Flowering trees are a beautiful addition to any garden. Not only do they provide you with beautiful blossoms, but they can also create privacy for your home and color to your backyard. Some, like the crabapple, even bear edible fruit that can be made into jams and sauces. 🙂
Here are our 10 favorite trees with pink flowers that you could consider planting to liven up your garden.
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Japanese Flowering Cherry (Prunus ‘Amanogawa’)
Native to Japan, these award-winning blooms appear as fragrant pale-pink flowers that emerge in pairs in mid to late spring. Each flower has 6-15 petals that appear pale pink before fading to white as they mature. Its sweet smell is known to attract birds.
Hardy and strikingly elegant, Japanese Flowering Cherry trees grow upright in a column, up to 25 feet (8 meters) tall by 8 feet (2 meters) wide. Their narrow, compact size also makes them ideal for small gardens. They are not known to be invasive.
- Easy to grow; thrives in partial to full sun
- Grows in a column, up to 25 feet by 8 feet
- Compact size ideal for small gardens
Prairifire Flowing Crabapple (Malus ‘Prairifire’)
Members of the rose family, Rosaceae, Crabapples are known as the roses of the tree world. This particular cultivar delights with bold, full deep pink-red flowers in spring and purple-red fruit in autumn. While tart, the fruit is edible and can be made into jams.
During fall, their leaves turn a striking orange. Crabapple trees are broad and round, growing 15-20 feet (4-6 meters) tall and wide. You can expect them to grow up to 1 foot (30cm) a year.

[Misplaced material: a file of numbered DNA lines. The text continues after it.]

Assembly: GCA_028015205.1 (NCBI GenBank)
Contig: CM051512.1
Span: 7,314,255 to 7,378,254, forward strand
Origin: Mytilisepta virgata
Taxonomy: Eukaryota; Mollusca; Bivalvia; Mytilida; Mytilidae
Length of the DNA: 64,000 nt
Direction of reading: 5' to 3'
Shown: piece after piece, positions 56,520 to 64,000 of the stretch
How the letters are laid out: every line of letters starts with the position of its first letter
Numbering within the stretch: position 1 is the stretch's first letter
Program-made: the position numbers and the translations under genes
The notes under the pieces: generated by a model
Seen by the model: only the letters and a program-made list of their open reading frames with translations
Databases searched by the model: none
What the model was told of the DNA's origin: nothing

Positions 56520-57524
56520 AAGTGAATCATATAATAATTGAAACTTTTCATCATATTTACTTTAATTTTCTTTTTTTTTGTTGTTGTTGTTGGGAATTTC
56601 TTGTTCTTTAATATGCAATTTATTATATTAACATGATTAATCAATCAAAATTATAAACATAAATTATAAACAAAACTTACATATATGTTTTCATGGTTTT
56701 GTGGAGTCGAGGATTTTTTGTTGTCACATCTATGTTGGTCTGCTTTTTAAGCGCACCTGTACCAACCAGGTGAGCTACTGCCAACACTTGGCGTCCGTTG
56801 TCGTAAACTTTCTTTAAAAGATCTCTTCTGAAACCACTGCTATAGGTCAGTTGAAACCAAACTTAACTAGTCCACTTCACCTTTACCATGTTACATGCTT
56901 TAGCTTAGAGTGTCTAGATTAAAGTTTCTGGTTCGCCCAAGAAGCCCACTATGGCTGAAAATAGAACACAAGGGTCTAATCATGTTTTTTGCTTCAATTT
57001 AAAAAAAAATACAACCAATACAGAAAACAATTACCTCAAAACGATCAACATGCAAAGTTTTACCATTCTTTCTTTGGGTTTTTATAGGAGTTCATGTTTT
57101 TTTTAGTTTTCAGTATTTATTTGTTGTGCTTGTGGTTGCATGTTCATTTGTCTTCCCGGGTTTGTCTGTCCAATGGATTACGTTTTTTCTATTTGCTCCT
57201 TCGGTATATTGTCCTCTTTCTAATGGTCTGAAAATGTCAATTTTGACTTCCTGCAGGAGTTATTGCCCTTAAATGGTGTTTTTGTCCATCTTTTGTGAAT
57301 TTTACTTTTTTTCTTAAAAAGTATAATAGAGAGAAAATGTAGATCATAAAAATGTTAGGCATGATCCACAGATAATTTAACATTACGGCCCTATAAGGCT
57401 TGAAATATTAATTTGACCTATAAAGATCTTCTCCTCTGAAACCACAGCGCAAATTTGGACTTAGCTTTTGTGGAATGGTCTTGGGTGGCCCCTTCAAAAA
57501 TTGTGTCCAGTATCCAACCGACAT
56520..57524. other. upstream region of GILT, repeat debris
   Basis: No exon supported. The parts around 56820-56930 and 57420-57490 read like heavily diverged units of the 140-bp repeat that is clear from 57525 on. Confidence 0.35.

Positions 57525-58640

Unlike some other cultivars of Crabapple trees, Prairifire is disease-resistant and tolerant to various growing conditions. They last from 50 to 150 years if you take care of them.
- Does best in full sun and fertile soils
- Generally hardy and disease-resistant
- Fruit is edible and can be made into jams
Cherokee Brave Dogwood (Cornus florida ‘Comco No. 1’)
Native to North America, the ornamental pastel pink blossoms of the Cherokee Brave Dogwoods appear in showy clusters in mid-spring, with each flower fading to a stunning white center. Foliage turns burgundy in spring, and dark red berries emerge through fall. The berries are edible, attracting birds to your Dogwood.
Though this tree is undoubtedly stunning and can grow up to 20 feet (6 meters) tall at a rate of 2 feet per year, it requires moderate maintenance. For best results, plant this tree in well-drained, acidic soil and use mulching to ensure adequate moisture.
- Smaller ornamental trees, growing up to 30 feet tall
- Benefits from 2-4 inches of cedar mulch, which helps the soil to retain moisture
- Grows well in partial shade to full sun
Chinese Fringe Flower (Loropetalum chinense)
Native to China, Japan and the woodland regions of the Himalayas, the Chinese Fringe Flower is an excellent option for warmer climates. These evergreen shrubs produce red-pink tassel-like flowers that present in prolific clusters. They bloom in mid-spring, may re-bloom through the year, and are hardy plants requiring little maintenance.
This is a versatile plant, tolerating partial shade to full sun. They prefer loamy but well-drained soil and are deer-resistant. They are also non-toxic to pets.
- Partial shade to full sun; well-draining, acidic soil is best (use a soil test kit to check this)
- Shrub habit, growing 1-10 feet (0.3 – 3 meters) tall and 5-10 feet (1.5 – 3 meters) wide
- Whilst hardy, they can fall victim to common pests and diseases such as spider mites and root rot
Pink Kousa Dogwood (Cornus kousa ‘Miss Satomi’)
Pink Kousa Dogwoods are deciduous mid-sized shrubs (12-15 feet or 3.6-4.5 meters tall and wide) known for their prolific, pastel-pink flowers that bloom in the spring and ivy-green foliage. The flowers give way to strawberry-like red fruits which persist through the summer months.
The fall colors of this tree are spectacular, delighting your garden with shades of bronze, gold, and red.
Like the Heaven Scent Magnolia, Miss Satomi is the recipent of the prestigious RHS Award of Garden Merit, laying claim to its beauty and ability to thrive in most gardens.